Future studies should gather comprehensive information on comorbidities present before ICU admission as well as those that develop after critical illness, to better tease out any confounding due to pre-existing illness, they advised.
Study clarifies best time for non-cardiac surgery after stents
The ideal earliest time for elective, non-cardiac surgery after bare-metal stent implementation is 46 to 180 days, while for drug-eluting stents it is after 180 days, a recent study found.
Researchers used linked registry data and population-based databases for a retrospective cohort study of 8,116 patients in Ontario, Canada. The patients, age 40 years or older, had undergone major elective surgery between 2003 and 2009, and had received coronary stents within 10 years prior to surgery. About 34% (n=2725) had received stents within two years before surgery; of those patients, 33% (n=905) had received drug-eluting stents. Patients were categorized based on the type of stent implanted and the duration of time between stenting and index surgery. A separate cohort of 341,350 surgical patients without stents was used for comparison. The primary outcome was 30-day major adverse cardiac events (mortality, readmission for acute coronary syndrome or repeat coronary revascularization), though patients were tracked for one year after surgery.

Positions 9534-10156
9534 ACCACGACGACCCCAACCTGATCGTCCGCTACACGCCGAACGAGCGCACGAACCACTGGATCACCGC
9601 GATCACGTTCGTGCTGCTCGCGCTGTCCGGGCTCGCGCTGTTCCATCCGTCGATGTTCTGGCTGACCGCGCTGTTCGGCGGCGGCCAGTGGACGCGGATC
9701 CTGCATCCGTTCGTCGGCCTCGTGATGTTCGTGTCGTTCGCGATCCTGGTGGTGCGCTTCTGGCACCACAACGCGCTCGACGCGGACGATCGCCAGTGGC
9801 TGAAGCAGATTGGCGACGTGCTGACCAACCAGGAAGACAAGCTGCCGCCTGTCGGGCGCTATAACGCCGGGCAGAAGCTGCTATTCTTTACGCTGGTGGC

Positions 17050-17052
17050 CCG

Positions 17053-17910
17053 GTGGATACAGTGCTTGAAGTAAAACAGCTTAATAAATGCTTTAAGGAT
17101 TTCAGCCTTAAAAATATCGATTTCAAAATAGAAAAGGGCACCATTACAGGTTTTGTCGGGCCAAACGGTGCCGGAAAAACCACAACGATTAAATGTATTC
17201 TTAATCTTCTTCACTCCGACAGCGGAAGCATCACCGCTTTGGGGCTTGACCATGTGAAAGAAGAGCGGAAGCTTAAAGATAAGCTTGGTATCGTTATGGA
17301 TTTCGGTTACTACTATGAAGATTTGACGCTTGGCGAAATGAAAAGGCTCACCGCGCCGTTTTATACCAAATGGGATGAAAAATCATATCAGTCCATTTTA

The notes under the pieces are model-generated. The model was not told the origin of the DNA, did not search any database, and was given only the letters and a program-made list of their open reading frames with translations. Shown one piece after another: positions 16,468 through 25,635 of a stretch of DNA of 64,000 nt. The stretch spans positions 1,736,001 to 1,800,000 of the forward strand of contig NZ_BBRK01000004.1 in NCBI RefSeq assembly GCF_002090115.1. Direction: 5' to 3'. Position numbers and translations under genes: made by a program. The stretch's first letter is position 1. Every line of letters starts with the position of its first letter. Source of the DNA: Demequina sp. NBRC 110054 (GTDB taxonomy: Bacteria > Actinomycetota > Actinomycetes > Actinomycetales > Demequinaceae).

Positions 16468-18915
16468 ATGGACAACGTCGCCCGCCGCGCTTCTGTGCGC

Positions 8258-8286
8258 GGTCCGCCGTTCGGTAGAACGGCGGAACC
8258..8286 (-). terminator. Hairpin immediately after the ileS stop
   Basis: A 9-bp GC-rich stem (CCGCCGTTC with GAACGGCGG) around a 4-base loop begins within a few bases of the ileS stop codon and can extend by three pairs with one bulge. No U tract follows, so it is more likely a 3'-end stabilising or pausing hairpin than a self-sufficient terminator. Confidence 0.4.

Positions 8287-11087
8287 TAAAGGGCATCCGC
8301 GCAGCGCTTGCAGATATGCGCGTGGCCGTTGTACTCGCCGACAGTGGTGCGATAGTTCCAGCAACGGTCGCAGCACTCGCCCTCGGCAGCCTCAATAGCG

Overall, the rate of 30-day cardiac events in patients with stents was 2.1%; the one-year event rate was 9.8%. When surgery was done less than 45 days after stent insertion, event rates were 6.7% for bare-metal stents and 20% for drug-eluting stents. When surgery was done between 45 and 180 days after stent insertion, the event rate dropped to 2.6% for bare-metal stents, which came close to that of non-stented individuals who had one to two risk factors (intermediate risk) for cardiac events. In adjusted analyses, it appeared that event rates increased again if the surgery occurred more than 180 days post-stent-implantation. For drug-eluting stents, however, the event rate dropped to 1.2% when the time between stent implantation and surgery exceeded 180 days. Results were published in the Sept. 11, 2012 Circulation.